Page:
Thursday, October 8, 2015

Personal Carbon Reduction: Becoming the Coolest Carbon Reductionist Around







 
I read the news recently with great excitement - Shell is pulling out of the Arctic. Whether they truly figured out it's not worth it for them or because a whole lot of people were protesting to tell them what a phenomenally bad idea it is really does not matter. The bottom line is that a lot of carbon will remain buried deep in the earth and the potential for environmental disaster up there is drastically lower. Thank you, Shell. Thank you, protesters. Thank You, Lord.


I don't have a good label for myself in this whole eco obsession. I strongly believe that climate change is real, is man-made, and is primarily caused by releasing carbon into our atmosphere. I guess I'm a non-carbonist. Maybe I'm a carbon reductionist. It's probably easier to say I'm an environmnentalist. I've never met a non-carbonist. Of course, I don't meet many environmentalists around here either. I also don't run across many local people who are working at Personal Carbon Reduction. It's why I get excited when I see any electric vehicle running around town.
 
So,where do I focus my non-carbonist efforts? Broad focus is pretty easy. The biggest areas of carbon release are transportation and energy production. So the broad answers are easier too. Adopt carbon-neutral transportation and adopt carbon-neutral energy production. Ride a bike and get some solar panels. Done.
 
It all sounds good until I decide to snack on a South American apple. Now it all goes out the window. My apple flew in from South America. Or it rode in on a boat. Then it hopped on a train or a big diesel truck. By purchasing that apple, I tell the world that I support that plane flight, boat/train/truck ride provided that I get a tasty apple in the off season. Screw you, world! I have an apple.
 
The coolest guy in my neighborhood is a 91-year-old man who spends a great deal of time volunteering for a hospice organization and tending the sixteen or so fruit trees in his yard. He is very happy to share the fruits and always shows interest in the people who live near him. He walks slowly but he is phenomenally quick to forgive and accept. Did I mention that he is always happy to share the fruit?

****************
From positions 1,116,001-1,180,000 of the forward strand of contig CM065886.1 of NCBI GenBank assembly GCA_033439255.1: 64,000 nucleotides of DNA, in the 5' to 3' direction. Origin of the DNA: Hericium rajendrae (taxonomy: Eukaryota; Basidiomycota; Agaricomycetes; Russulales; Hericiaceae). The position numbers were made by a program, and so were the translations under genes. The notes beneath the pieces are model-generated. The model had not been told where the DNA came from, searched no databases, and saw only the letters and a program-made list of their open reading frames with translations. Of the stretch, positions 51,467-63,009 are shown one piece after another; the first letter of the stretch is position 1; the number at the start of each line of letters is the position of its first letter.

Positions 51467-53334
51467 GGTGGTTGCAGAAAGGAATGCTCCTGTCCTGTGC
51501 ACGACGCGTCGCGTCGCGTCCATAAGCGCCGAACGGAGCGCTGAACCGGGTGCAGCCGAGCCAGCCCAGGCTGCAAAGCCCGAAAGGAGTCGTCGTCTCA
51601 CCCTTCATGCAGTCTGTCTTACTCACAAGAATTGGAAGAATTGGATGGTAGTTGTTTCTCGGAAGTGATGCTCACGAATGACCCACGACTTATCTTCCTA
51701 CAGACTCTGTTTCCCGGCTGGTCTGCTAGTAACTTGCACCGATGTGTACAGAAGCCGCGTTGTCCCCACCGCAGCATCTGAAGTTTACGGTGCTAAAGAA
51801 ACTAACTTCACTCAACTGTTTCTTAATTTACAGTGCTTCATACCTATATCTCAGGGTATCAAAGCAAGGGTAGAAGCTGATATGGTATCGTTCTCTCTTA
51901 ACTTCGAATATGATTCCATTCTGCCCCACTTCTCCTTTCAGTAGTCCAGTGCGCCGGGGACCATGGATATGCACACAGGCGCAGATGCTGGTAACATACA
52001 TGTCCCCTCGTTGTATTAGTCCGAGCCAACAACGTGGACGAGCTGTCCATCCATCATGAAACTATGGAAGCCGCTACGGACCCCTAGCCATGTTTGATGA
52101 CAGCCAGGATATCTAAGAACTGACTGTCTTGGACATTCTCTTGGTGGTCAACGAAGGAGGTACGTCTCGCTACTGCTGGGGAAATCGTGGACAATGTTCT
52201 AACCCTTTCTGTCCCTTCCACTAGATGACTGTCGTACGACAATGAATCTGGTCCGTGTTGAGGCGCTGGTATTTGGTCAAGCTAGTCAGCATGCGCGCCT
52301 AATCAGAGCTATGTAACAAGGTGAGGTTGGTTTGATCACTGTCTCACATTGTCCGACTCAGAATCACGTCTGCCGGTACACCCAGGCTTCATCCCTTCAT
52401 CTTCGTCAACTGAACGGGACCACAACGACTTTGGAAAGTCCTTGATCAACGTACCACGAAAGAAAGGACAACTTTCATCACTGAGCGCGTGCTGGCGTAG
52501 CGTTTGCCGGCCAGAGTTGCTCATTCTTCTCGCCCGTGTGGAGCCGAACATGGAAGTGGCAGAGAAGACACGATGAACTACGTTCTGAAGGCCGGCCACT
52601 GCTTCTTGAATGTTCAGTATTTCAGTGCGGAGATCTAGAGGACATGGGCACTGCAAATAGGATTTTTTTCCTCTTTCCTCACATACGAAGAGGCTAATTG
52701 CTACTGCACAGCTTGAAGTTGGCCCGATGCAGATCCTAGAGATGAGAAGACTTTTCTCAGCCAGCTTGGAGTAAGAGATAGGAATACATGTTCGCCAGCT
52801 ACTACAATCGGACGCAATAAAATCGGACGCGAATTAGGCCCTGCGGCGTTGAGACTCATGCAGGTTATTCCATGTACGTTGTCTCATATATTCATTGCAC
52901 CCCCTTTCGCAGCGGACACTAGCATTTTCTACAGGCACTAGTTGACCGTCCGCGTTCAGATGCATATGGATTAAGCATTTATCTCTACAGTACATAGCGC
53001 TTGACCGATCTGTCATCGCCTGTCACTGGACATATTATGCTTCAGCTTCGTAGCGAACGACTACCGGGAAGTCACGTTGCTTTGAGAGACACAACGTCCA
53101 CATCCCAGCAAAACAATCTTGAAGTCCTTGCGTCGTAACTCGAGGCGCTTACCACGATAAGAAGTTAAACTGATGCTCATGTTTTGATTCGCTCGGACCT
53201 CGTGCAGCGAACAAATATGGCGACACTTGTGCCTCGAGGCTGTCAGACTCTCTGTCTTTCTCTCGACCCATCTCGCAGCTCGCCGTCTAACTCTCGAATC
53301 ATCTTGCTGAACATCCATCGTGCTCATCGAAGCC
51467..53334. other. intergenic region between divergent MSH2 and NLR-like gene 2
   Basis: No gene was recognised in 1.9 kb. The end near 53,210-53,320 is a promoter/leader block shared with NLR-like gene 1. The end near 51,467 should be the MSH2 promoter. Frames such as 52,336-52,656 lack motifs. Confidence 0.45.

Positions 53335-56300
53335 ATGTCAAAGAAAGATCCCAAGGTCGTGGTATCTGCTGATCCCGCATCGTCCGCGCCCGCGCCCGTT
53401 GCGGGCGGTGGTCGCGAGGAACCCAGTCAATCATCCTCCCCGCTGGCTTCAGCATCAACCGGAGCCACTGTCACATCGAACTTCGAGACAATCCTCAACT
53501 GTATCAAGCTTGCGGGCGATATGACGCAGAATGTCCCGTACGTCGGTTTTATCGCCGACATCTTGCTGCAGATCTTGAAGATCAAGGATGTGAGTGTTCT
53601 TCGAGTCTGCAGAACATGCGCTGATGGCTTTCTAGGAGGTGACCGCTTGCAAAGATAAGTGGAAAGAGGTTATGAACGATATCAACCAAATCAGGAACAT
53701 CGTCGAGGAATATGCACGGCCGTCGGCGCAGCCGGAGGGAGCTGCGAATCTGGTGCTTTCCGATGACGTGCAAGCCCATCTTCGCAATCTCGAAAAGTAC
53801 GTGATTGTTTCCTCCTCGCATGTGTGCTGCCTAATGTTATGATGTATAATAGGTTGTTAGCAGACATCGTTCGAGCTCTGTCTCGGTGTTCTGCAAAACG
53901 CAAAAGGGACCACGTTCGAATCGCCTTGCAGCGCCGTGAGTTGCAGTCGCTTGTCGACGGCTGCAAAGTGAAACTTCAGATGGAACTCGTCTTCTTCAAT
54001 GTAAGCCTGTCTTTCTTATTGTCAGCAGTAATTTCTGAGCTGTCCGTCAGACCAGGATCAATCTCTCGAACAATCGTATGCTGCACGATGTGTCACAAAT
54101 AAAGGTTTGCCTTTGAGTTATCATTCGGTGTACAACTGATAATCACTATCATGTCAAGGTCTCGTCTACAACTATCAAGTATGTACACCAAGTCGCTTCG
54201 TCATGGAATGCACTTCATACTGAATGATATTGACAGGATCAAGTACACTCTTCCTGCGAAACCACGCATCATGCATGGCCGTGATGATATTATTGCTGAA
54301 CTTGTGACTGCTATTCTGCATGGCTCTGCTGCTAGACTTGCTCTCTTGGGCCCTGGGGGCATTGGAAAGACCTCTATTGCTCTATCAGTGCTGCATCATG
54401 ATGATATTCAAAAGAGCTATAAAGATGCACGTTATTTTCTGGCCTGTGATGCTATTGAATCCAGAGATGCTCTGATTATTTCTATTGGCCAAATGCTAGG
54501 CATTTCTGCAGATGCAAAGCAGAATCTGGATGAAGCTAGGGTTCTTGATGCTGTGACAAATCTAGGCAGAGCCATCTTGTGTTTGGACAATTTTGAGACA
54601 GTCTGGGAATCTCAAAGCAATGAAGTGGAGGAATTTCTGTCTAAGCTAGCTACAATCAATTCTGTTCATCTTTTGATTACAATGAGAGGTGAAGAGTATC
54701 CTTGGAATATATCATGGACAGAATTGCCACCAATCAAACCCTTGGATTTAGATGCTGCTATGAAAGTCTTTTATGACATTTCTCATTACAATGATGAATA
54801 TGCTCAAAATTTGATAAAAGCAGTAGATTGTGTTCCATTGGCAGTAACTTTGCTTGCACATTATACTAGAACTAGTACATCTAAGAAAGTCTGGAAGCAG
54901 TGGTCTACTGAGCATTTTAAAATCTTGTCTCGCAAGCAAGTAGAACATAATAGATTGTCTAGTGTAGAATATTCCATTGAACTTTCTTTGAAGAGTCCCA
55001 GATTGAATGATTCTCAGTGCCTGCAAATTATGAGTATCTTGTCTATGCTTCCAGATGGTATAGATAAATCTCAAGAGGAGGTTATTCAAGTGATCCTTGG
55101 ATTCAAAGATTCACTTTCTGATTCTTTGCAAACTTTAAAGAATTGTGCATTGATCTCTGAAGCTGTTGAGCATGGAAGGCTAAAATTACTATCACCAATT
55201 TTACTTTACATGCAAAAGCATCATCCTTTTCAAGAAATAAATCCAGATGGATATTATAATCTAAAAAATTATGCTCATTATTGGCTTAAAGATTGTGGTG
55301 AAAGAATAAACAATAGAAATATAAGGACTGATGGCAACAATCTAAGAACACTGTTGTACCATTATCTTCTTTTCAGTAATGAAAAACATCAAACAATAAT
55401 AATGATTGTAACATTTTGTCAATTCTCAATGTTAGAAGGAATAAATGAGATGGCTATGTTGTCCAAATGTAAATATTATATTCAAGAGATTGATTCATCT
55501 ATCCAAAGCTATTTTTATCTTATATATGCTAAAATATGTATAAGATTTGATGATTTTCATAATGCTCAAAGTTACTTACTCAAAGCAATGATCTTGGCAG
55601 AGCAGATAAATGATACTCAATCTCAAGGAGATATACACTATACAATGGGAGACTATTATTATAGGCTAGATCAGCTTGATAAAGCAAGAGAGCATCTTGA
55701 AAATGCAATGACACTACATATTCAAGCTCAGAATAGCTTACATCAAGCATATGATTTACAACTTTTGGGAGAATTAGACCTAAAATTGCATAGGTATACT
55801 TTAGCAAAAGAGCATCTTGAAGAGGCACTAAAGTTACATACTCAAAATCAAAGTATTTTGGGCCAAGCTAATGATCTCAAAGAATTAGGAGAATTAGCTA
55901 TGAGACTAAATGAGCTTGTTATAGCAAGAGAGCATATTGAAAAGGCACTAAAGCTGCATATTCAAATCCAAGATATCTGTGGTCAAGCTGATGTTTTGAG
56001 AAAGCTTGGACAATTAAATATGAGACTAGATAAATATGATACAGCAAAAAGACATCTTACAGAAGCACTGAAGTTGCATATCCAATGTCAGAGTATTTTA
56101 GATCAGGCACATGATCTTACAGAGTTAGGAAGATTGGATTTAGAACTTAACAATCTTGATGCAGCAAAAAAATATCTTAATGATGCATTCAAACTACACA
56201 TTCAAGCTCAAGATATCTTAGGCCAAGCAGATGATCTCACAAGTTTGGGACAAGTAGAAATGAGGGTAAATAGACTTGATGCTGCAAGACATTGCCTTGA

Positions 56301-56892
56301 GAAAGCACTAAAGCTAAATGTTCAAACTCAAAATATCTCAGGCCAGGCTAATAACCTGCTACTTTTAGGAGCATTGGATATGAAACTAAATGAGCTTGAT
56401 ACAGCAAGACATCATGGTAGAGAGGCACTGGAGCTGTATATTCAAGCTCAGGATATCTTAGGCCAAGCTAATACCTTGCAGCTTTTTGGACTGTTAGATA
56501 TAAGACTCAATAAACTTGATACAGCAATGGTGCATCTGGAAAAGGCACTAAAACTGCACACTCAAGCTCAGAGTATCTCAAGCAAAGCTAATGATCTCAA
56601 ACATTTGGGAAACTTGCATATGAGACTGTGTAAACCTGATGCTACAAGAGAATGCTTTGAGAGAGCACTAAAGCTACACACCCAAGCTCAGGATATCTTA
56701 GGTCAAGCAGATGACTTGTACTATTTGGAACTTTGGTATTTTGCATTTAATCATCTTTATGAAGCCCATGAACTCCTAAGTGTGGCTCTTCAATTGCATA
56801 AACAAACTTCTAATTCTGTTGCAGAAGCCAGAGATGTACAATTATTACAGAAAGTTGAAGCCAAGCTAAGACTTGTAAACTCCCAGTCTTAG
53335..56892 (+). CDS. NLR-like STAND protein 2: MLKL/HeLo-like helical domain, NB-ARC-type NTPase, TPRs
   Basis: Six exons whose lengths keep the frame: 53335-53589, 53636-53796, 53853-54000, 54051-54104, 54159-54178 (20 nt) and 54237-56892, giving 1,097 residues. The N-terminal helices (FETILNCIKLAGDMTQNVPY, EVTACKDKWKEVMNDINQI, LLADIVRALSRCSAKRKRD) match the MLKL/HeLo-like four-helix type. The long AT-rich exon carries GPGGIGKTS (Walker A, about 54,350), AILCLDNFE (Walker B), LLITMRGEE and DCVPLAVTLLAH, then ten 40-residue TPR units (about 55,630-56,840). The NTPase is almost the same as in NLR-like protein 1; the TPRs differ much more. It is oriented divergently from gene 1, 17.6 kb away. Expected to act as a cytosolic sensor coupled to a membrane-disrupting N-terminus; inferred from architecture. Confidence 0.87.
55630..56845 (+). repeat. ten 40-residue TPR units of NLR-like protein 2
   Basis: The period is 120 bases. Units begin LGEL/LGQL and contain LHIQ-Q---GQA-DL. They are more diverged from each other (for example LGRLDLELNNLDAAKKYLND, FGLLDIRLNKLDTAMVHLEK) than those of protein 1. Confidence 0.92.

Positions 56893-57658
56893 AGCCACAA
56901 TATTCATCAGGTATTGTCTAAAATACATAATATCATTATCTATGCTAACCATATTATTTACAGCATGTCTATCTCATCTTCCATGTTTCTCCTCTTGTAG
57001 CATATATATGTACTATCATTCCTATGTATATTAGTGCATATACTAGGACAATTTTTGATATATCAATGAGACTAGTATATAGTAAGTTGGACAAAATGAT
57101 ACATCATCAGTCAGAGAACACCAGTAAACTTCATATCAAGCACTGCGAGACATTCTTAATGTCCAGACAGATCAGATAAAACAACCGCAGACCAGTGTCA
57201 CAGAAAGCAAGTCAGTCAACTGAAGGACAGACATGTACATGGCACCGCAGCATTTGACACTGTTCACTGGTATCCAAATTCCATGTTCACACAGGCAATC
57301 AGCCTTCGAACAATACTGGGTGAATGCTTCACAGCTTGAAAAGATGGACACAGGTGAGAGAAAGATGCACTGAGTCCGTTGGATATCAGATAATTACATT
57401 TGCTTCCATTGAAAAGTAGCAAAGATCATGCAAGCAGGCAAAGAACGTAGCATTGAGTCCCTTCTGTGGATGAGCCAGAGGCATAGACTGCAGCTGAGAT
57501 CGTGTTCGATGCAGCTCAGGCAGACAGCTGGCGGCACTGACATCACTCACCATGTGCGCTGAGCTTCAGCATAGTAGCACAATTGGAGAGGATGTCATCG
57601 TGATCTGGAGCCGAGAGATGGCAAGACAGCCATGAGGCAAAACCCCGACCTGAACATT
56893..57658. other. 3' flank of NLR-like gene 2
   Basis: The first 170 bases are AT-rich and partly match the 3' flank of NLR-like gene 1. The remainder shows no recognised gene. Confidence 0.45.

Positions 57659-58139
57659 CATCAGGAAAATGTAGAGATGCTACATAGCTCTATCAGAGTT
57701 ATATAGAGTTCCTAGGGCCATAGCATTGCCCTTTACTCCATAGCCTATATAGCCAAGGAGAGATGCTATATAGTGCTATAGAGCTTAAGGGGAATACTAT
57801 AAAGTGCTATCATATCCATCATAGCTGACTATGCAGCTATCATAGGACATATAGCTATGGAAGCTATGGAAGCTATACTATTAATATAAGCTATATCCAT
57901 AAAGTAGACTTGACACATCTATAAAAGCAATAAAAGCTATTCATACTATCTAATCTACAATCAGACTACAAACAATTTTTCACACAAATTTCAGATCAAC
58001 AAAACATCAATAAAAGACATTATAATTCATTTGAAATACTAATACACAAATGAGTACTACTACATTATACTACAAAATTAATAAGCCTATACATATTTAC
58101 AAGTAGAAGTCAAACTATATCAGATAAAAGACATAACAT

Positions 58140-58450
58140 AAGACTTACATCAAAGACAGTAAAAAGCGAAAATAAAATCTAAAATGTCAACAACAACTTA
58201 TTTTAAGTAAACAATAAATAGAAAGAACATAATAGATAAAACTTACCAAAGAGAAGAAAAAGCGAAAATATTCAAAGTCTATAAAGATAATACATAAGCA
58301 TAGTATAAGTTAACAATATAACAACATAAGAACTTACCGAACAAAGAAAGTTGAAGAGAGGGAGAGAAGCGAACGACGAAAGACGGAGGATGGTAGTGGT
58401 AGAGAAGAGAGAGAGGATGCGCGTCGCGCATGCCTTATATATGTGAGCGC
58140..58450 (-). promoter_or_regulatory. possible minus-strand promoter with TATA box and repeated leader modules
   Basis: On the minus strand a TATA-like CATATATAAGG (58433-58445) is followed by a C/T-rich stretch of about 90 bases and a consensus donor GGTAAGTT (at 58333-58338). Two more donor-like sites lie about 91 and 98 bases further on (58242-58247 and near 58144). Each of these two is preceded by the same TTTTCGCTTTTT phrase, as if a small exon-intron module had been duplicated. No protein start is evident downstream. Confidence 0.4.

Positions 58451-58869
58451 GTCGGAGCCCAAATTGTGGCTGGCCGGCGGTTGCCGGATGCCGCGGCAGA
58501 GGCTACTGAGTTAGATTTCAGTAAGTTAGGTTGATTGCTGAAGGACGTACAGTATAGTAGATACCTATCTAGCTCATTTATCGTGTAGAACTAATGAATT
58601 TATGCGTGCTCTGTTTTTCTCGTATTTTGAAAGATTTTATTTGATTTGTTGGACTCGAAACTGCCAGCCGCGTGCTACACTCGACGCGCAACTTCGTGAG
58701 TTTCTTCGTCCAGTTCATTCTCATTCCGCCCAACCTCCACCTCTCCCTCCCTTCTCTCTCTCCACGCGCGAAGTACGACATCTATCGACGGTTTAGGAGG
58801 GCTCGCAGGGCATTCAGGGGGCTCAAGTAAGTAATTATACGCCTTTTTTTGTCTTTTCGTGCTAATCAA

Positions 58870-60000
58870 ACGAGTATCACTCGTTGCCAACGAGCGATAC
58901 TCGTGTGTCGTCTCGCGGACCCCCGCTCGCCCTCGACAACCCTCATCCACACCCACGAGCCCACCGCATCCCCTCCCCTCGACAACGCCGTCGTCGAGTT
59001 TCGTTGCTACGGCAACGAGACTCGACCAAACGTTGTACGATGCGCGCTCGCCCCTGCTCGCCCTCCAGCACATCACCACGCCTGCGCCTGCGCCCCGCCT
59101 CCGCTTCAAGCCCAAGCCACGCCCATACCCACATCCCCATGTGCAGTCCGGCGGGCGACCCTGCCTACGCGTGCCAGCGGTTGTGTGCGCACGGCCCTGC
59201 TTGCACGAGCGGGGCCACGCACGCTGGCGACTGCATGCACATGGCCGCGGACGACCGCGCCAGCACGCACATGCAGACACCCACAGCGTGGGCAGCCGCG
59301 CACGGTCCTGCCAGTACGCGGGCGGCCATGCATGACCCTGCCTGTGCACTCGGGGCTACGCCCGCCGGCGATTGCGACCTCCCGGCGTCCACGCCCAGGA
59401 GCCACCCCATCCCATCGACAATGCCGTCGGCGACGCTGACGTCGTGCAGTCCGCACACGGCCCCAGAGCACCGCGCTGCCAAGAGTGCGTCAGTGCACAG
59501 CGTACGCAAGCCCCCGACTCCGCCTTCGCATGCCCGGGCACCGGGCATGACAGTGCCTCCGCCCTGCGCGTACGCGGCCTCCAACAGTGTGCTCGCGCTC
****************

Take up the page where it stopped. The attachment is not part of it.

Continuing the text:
Fruit can be canned, preserved, frozen, dried. etc. What this means is that fruit grown a few houses away can be ready to eat all year long, and that fruit doesn't require any carbon-fueled transportation beyond human endeavor.
 
I keep asking questions lately about becoming better a carbon reductionist. I flip-flop between high-tech green solutions (like solar panels and electric cars) and low-tech green (like gardening, canning, and bicycling) when I should be focusing on green integration to fit the needs we have regardless of high-tech or low-tech. I also need to look at eliminating the non-green practices we have in our home. I think the best place to start might be an apprenticeship with a 91-year-old man who walks by my house often. Maybe some day I can be the coolest guy in the neighborhood.
 
May your accomplishments be selfless, positive, powerful, and inspiring.
 
As always, I thank you for taking time to read this blog!